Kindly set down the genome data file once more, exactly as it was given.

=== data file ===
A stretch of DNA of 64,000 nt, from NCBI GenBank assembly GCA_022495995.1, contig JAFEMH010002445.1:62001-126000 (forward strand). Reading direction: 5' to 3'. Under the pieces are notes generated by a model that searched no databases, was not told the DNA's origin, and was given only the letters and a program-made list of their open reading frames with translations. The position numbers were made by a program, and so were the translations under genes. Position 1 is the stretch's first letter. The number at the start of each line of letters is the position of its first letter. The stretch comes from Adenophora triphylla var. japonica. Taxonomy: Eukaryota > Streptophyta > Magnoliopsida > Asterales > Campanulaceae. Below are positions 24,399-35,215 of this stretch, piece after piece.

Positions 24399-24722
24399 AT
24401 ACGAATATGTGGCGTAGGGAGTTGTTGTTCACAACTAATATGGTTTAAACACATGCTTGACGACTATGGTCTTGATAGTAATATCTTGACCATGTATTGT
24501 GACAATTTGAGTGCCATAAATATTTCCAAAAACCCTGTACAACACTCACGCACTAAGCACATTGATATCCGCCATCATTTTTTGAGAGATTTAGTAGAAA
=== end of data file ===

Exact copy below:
A stretch of DNA of 64,000 nt, from NCBI GenBank assembly GCA_022495995.1, contig JAFEMH010002445.1:62001-126000 (forward strand). Reading direction: 5' to 3'. Under the pieces are notes generated by a model that searched no databases, was not told the DNA's origin, and was given only the letters and a program-made list of their open reading frames with translations. The position numbers were made by a program, and so were the translations under genes. Position 1 is the stretch's first letter. The number at the start of each line of letters is the position of its first letter. The stretch comes from Adenophora triphylla var. japonica. Taxonomy: Eukaryota > Streptophyta > Magnoliopsida > Asterales > Campanulaceae. Below are positions 24,399-35,215 of this stretch, piece after piece.

Positions 24399-24722
24399 AT
24401 ACGAATATGTGGCGTAGGGAGTTGTTGTTCACAACTAATATGGTTTAAACACATGCTTGACGACTATGGTCTTGATAGTAATATCTTGACCATGTATTGT
24501 GACAATTTGAGTGCCATAAATATTTCCAAAAACCCTGTACAACACTCACGCACTAAGCACATTGATATCCGCCATCATTTTTTGAGAGATTTAGTAGAAA